Lithuania is just a little bit bigger with 2.8 million people, while Estonia is smaller with only 1.3 million people ou there.
That said by no means, our countries can be called overpopulated. This is why sometimes we take our nature values as something for granted. However, for off-the-beaten-path travelers, Baltic nature and cultural heritage might be a huge discovery and a truly pristine runaway.
The Baltic States are green
By traveling to the Baltic States you are not only going to gorgeous beaches of the Baltic Sea.
The Baltic States have amazing forests, natural bogs (wetlands), as well as plenty of lakes and rivers. Thus you come to one of the best regions for ecotourism in Europe.
Latvia is one of the greenest countries in the World. It topped the Environmental Performance Index in 2012. This is because we are passionate about nature.
Half of the Latvian coastline (230 km) is covered by protected nature areas of European Union importance (Natura2000). How cool is that?
7 Reasons Why Coastal Hiking Is So Special In Baltics
So why is the coastline of the Baltic States and coastal hiking so special here? Here are 7 reasons for that:
#1: Pristine nature
Baltic seacoast mostly consists of secluded beaches, dunes, and forests. Beautiful seaside, long days, and gorgeous sunsets are what make coastal hiking or just enjoying nature special here.
#2: Long summer days
In the summertime, the sun rises around 5 a.m. sets only around 10 or even 11 p.m. In June it is never really dark out there. So you have plenty of time for any outdoor activity.
#3: Easy to reach
Diverse Latvian, Estonian, and Lithuanian coastline give vast opportunities for coastal hiking. Most of the hiking places are easy to reach. Hence, you can hike the entire Baltic Sea coast or any of its parts. It’s all your choice.
#4: Stay in guest houses or try camping
There are guest houses along the coast (more along the Gulf of Riga; less on the wild North – West Coast of the open Baltic Sea). Thus you can plan your trip to stop there or you can stay in any of the numerous campsites instead.
As for the guesthouses be sure you book timely if you are coming in the summertime especially on weekends.
Be also aware that wild camping is not allowed in the coastal zone.
#5: It won’t break the bank
The Baltic States are still very affordable. You can travel here for a fraction of the costs that you would spend let’s say in neighboring Scandinavia.
#6: It’s mostly off the beaten track
You are unlikely to be bothered much on your coastal hiking trip in the Baltic States. There are no crowds here. Beaches around some bigger cities like Riga, Jūrmala, Ventspils, and Liepāja get more people on the hot summer days. Yet mostly, there is plenty of space for spending your time in serenity and pristine nature.
The Baltic coastline is diverse. There is a mix of wide sandy beaches and stony seashores. You’ll find old pine forests, dunes, swampy areas of wet coastal meadows, and even cliffs here. There are also many sites important for migratory birds. This will be a dessert for any avid bird watcher.
When To Visit?
The Baltic nations and particularly Latvians are somehow reluctant to speak about themselves. This is so unless you get to know us more closely on some informal grounds like in a private party or public event.
Yet if you plan your trips in advance you might be lucky enough to see different Latvians. You may schedule a visit to Latvia during UNESCO recognized Song and Dance Festival. It is held once every five years. The latest one took place in July 2018. Plan your visit to see the next one in 2023!
You may also choose to come during the summer solstice. We celebrate it every year on 23rd and 24th of June on a scale that nobody else in the world does. These are public holidays here and we call these days “Līgo” and “Jāņi”.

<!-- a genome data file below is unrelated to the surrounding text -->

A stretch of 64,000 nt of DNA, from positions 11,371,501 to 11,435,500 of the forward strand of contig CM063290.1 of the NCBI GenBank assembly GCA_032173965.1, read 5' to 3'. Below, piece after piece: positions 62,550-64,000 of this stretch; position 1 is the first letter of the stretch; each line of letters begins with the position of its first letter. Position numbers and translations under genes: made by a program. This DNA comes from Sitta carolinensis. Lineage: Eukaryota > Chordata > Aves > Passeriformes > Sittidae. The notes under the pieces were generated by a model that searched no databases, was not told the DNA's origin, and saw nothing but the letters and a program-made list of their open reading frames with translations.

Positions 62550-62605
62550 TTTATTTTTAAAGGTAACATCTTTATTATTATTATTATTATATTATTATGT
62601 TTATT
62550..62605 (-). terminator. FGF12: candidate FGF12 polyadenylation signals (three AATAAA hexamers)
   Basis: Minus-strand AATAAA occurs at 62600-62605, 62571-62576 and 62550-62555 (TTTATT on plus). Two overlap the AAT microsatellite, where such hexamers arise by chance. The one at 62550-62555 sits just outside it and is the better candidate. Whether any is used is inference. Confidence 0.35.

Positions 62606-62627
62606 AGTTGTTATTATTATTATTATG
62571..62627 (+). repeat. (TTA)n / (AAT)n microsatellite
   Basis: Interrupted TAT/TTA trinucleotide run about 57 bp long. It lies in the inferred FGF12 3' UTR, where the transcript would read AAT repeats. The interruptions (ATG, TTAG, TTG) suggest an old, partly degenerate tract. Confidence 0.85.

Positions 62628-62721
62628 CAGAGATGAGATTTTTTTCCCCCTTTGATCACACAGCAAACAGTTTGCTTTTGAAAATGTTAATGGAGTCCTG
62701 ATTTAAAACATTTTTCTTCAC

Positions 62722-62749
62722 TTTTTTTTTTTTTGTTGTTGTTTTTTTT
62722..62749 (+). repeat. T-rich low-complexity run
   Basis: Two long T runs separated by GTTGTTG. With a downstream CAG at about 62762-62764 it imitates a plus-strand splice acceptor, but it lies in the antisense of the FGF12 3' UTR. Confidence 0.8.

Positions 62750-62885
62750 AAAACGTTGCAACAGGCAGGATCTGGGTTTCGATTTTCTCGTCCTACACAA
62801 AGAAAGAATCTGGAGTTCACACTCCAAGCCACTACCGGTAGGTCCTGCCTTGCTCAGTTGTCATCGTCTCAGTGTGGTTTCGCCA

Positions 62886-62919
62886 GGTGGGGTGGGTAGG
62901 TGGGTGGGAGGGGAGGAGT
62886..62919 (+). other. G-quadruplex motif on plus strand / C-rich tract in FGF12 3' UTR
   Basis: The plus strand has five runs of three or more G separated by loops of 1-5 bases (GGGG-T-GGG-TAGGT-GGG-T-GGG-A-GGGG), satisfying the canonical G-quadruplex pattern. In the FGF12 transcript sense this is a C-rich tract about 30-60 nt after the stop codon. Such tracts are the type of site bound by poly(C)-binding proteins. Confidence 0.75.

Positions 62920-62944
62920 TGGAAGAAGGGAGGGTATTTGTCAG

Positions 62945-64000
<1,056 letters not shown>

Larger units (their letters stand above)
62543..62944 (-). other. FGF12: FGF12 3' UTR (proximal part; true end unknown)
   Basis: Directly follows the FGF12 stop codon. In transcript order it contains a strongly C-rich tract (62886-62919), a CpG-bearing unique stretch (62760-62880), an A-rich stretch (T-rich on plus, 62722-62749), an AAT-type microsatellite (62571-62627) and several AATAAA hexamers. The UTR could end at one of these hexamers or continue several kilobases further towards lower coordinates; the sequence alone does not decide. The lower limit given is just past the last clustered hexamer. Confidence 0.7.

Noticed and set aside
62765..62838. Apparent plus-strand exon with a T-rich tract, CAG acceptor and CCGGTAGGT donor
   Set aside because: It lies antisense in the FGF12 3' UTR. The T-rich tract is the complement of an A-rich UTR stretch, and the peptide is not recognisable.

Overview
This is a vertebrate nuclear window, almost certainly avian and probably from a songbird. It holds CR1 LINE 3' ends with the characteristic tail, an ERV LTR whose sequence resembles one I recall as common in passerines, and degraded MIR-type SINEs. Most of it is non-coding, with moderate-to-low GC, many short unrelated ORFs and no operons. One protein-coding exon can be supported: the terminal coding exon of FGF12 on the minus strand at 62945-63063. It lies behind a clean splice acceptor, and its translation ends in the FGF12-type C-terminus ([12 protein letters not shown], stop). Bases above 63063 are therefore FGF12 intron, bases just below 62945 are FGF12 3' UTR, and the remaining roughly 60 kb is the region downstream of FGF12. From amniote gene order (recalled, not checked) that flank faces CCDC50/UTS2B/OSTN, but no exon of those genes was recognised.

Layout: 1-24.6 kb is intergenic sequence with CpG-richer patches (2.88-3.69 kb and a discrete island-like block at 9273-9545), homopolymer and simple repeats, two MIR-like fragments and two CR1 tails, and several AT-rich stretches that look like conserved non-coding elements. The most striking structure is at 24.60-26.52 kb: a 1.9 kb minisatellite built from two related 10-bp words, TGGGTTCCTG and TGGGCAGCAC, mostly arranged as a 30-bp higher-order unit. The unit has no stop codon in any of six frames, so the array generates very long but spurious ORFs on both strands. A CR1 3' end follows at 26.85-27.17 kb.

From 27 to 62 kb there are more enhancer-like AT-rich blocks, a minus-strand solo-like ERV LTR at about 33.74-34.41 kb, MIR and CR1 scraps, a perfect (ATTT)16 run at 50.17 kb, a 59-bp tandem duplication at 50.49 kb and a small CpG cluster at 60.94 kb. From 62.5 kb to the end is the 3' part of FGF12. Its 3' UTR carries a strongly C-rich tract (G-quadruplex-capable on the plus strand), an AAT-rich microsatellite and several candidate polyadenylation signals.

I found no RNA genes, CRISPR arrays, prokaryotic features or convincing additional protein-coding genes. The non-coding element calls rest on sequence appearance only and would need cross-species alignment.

If the short autumn days and bad weather is not an obstacle, you can also come at the time of our independence day on 18th November. Or you might wish to witness our colorful autumn at the end of September or in October.
Snowy winters add even more to the local charm. Doing coastal hiking (or any other activity in nature) in winter can be a bit more challenging (in terms of low temperatures and cold winds). Yet it also means more serenity than if you come in the summer.
If you are lucky enough, you can even see the Gulf of Riga covered by ice, which is an awesome view and a totally different perspective. Yet Global warming makes our winters much warmer than they used to be though. Thus you must be very lucky to see a frozen sea these days.
Some wheather hints
As everywhere in Northern Europe the weather here can be unpredictable.
There can be gorgeous sunny days and it can rain several days in a row. Check the weather forecast before you go!
It is in no way guaranteed that the weather will be as you hoped for. Yet, as we say here “there is no bad weather for being in nature, there is only inappropriate clothing” (especially for a hiking lover).
Note also that with the words “hottest summer days” I mean our Latvian-Nordic interpretation of what is “hot” weather.
Depending on how “heat” prone you are these are the rare occasions when the temperatures exceed some 25 degrees Celsius (77 degrees Fahrenheit). Sometimes during hot summers, it can exceed 30 degrees C (86 degrees F).
While on the coldest winter days in January and February it can be as cold as minus 20 (minus 4 F) or even minus 30 degrees C (minus 22 F). These are very rare extremes though and I don’t remember the last time we had them.
Normally we have moderate temperatures excellent for hiking.
Baltic Coastal Hiking Route is a new amazing long-distance hiking trail recently developed in the Baltic States. It is an excellent destination for coastal hiking in Europe and gets increasingly popular among hikers from all around the world.
The trail follows the gorgeous coastline of the Baltic Sea. The “official trail” is 1,400 km long and covers three countries: Estonia, Latvia, and Lithuania. It also completes the European Coastal Path (E9) in Northern Europe.
Baltic Coastal Hiking Route’s local names are “Jūrtaka” in Latvian, „Jūrų takas“ in Lithuanian, and “Ranniku matkarada” in Estonian. It is divided into 70 hiking sections (days) of around 20 – 25 km (12 – 15 miles) each. They are all accessible to everyone. Welcome!
What do you think about the new long-distance hiking trail in the Baltic States? Would you come for a coastal hike along the Baltic Sea? Write your comments below or send me a private message for more details on firstname.lastname@example.org.
If you want me to arrange your hiking or any other adventure trip in Latvia, please contact me or book at www.idaadventures.com.